What is Juneteenth?
Juneteenth is a holiday commemorating the end of slavery in the United States. It is observed annually on 19 June. It is also called Emancipation Day, or Juneteenth Independence Day or Freedom Day.
The term Juneteenth is a combination of the words June and nineteenth.
History of Juneteenth
During the American Civil War in 1863, President Abraham Lincoln issued the Emancipation Proclamation, which declared slaves living in the Confederate states to be free.
On June 19, 1865, following the surrender of the Confederate general Robert E. Lee, Gordon Granger, a Union general, arrived in Galveston, Texas, to inform enslaved African Americans of their freedom and that the Civil War had ended. General Granger’s announcement put into effect the Emancipation Proclamation, which had been issued more than two and a half years earlier.
The former slaves immediately began to celebrate with prayer, song, feasting and dance.
This is the shortened version of the history of freedom from enslavement in the United States. The reality is not all slaves were free.
On 22 September 1862, President Lincoln issued the preliminary Emancipation Proclamation, declaring that from 1 January 1863, all enslaved people in the states currently engaged in rebellion against the Union “shall be then, thenceforward, and forever free.”
In his first inaugural address in early 1861, Lincoln declared that he had “no purpose, directly or indirectly, to interfere with slavery in the States where it exists.” He didn’t believe the Constitution gave the federal government the power to abolish it in the states where it already existed, only to prevent its establishment to new western territories that would eventually become states.
Essentially this meant that Lincoln didn’t free any of the approximately 4 million men, women and children held in slavery in the United States when he signed the formal Emancipation Proclamation the following January. The document applied only to enslaved people in the Confederacy, and not to those in the border states that remained loyal to the Union.
The Civil War was essentially a conflict over the economics of slavery and political control of that system. The way Lincoln saw it, emancipation, when it came, would have to be gradual, as the most important thing was to prevent the Southern rebellion from permanently cutting the Union in two. As the Civil War entered its second summer in 1862, thousands of enslaved people had fled Southern plantations to Union lines. The federal government didn’t have a clear policy on how to deal with them. Lincoln saw that emancipation, would help to undermine the Confederacy and the Union would benefit from a new source of manpower in the form of freed slaves who would help put down the rebellion.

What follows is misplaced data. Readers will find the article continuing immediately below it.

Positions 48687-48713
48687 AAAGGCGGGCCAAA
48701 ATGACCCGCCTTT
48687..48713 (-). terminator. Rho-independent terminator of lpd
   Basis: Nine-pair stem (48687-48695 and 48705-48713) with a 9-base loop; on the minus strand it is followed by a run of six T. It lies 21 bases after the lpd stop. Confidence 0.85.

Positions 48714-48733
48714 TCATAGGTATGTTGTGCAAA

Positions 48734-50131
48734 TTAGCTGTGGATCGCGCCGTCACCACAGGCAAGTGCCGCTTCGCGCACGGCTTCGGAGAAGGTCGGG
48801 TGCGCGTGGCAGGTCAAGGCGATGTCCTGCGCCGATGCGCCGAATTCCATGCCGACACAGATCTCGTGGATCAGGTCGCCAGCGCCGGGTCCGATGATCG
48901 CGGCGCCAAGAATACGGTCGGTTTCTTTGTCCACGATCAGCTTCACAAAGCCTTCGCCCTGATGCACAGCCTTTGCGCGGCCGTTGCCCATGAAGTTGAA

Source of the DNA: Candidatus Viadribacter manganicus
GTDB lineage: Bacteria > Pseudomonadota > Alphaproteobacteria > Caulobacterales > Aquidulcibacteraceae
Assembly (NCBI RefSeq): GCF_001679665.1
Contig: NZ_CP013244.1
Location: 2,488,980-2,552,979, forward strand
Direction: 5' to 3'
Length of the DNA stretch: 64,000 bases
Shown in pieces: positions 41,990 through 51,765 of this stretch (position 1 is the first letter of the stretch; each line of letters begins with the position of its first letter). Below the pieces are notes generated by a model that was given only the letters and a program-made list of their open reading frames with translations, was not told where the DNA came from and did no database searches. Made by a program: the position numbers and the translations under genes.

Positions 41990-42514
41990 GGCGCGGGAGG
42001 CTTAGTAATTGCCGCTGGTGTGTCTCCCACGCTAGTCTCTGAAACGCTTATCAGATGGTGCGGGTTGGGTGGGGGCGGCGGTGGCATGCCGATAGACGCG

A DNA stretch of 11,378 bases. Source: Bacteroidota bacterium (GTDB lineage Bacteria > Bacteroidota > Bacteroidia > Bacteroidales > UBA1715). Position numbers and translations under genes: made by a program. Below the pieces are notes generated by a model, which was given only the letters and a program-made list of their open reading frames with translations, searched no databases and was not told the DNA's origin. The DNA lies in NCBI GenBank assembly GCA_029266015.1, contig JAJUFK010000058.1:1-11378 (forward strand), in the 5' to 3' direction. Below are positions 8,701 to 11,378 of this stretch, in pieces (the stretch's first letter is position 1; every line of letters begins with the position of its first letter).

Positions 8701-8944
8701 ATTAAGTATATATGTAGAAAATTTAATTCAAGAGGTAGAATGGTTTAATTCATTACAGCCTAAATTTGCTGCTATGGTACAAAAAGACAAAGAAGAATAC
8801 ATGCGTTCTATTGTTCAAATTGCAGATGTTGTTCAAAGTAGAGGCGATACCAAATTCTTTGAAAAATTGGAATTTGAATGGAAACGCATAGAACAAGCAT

The Emancipation Proclamation did however pave the way for the permanent abolition of slavery in the United States. By the end of January 1865, the Thirteenth Amendment had been passed in both houses of Congress and was ratified in December the same year. The 13th Amendment abolished slavery and involuntary servitude, except as punishment for a crime.
How is Juneteenth celebrated?
After they were freed, some former slaves and their descendants would travel to Galveston annually in honour of Juneteenth. That tradition soon spread to other states.
Celebrations were elevated in 1872 when a group of African American ministers and businessmen in Houston purchased 10 acres of land and created Emancipation Park. The space was intended to hold the city’s annual Juneteenth celebration.
Today people get together with family and friends to celebrate Juneteenth in many ways from cookouts, church services, musical performances or parades.
Traditional foods eaten on Juneteenth include a variety of soul food dishes and desserts such as collard greens, black-eyed peas, red velvet cake and other classics.
Juneteenth declared federal holiday
Juneteenth became a state holiday in Texas in 1980, and a number of other states subsequently followed suit. On 17 June 2021, President Joe Biden signed a bill into law officially recognising Juneteenth as a federal holiday.